Why open source needs distributed version control
Centralized versus distributed version control is one of the big discussion topics in the field. Being distributed complicates the software, and CVS and Subversion (the two version control systems most widely used for open source) are both centralized. Recently, Ian Bicking has written some interesting articles on the issue, in Centralized vs Decentralized and its part 2.
I believe that open source development needs distributed version control. The argument why this is necessary is a bit too long for a comment on Ian Bicking's articles (and besides, this way I have a real editor), so I'm putting it here.
Unless you have a small or really peculiar open source project, you can't give everyone who wants to do non-trivial development core commit access. However, you still want all those people to be using version control, and it needs to let them share their work with collaborators, testers, critics, and so on.
If you do let them piggyback off your project's core version control environment, what they need translates to publicly visible branches (ideally with access control under their control). To use the version control system for their work, a developer obtains a new branch and gets to commit on the branch. (If you don't let them piggyback off the core, you get a de facto 'distributed' (also anarchic and uncontrolled) version control 'system'.)
As Ian Bicking has noted, there is no technical reason that a centralized version control system can't support this; it's just that nothing does today.
However, this still leaves at least two big questions: who can create branches, and when do branches get deleted? (You probably don't want to answer 'anyone' and 'never'.)
These are not technical questions, these are questions of policy and thus of politics. This means that someone or some group has to play some form of central gatekeeper (and the people involved need to be respected, ie good developers). As it involves politics, this is not going to be a light, pleasant job. Also, the more developers you get, the more branches and branch issues the central gatekeeper has to deal with, the more grief these people catch, the less time they have to do actual development, and so on.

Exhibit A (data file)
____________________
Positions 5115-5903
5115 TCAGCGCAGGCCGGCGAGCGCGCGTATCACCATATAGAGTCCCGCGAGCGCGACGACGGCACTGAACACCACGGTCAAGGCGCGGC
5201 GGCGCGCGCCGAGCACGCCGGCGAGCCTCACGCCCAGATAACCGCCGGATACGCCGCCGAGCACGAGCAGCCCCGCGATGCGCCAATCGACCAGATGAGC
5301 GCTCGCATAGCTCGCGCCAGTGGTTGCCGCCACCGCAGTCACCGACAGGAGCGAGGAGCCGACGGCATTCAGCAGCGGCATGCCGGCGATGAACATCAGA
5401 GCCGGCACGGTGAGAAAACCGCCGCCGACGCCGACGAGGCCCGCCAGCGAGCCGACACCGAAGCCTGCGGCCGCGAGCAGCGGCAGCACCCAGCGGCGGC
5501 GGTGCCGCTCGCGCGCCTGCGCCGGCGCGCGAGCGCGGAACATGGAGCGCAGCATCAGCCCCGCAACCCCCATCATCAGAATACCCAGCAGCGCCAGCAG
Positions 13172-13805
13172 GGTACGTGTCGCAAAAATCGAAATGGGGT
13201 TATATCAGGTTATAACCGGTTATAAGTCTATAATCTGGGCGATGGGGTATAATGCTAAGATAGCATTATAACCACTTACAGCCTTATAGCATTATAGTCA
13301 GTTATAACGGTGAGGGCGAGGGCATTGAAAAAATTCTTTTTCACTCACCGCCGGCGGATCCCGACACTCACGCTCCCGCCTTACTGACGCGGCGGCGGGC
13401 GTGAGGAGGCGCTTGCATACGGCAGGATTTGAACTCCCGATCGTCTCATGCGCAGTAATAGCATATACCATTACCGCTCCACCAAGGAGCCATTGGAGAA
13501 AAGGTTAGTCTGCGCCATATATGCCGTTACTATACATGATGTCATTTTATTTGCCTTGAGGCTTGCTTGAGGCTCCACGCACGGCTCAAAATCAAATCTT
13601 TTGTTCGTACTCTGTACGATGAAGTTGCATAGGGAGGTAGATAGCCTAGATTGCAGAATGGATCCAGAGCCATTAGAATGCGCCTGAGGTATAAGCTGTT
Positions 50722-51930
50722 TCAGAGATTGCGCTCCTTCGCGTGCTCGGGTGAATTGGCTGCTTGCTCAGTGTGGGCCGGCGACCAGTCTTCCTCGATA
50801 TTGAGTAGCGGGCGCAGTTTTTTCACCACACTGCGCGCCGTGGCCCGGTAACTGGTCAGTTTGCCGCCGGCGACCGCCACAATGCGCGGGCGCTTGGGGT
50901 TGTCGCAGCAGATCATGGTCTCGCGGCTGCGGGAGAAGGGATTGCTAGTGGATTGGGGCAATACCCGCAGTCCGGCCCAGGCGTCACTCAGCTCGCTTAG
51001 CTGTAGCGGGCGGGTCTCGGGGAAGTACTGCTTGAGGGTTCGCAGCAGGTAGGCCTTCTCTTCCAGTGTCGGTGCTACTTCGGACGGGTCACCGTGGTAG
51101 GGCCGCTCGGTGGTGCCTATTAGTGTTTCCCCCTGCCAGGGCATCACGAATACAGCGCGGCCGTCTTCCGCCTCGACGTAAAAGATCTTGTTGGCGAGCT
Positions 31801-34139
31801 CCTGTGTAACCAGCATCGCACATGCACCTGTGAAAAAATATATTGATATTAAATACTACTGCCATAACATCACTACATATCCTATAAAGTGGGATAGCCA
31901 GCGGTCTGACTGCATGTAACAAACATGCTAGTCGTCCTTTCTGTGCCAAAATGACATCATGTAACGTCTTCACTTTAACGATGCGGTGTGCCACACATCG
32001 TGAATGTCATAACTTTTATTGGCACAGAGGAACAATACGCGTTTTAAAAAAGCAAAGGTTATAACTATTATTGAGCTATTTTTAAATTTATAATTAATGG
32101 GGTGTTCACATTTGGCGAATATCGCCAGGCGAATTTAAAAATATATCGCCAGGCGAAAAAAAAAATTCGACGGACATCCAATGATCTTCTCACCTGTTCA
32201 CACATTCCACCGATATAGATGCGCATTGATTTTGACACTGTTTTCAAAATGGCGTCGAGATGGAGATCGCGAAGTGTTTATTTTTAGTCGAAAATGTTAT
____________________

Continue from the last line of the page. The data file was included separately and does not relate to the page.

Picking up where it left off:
With a distributed version control system, branching is distributed. A developer that wants to branch just does it locally. If they want to share it, they do; if they want to give someone access, they do; if they want to keep the branch around or kill it, they do. All the management overhead of branches falls on the heads of the people actually doing the branching; none of it falls on anyone not involved.
Thus: a distributed system scales branching excellently as you add more developers, unlike a centralized one.
This is why I believe open source fundamentally needs distributed version control systems.
(And looking at the length and somewhat lack of coherence of this, it's a good thing I didn't try to make it a comment in Ian Bicking's blog.)
Sidebar: centralized resource requirements
Centralized version control systems also have the disadvantage that they centralize resource requirements, because everyone has to talk to the master server to do anything (at least anything that involves writes). This also makes the central server a crucial resource; if it's not there, no one can do any version control work.
This means that the resources required to run a central server acceptably keep rising as the number of developers rises. If your project gets popular and you acquire hundreds of new developers eager to help, you may not be able to accommodate them (at least right away). Oops.
I don't consider this a real issue, since so far it's always been possible to buy beefier servers. But I do think it's something to keep in mind as one downside of the centralized approach. (On the other hand, centralization has its advantage, like wider visibility of branches and development. (Indeed some distributed VC based projects, like the Linux kernel, create their own centralization point for people to find branches in one spot.))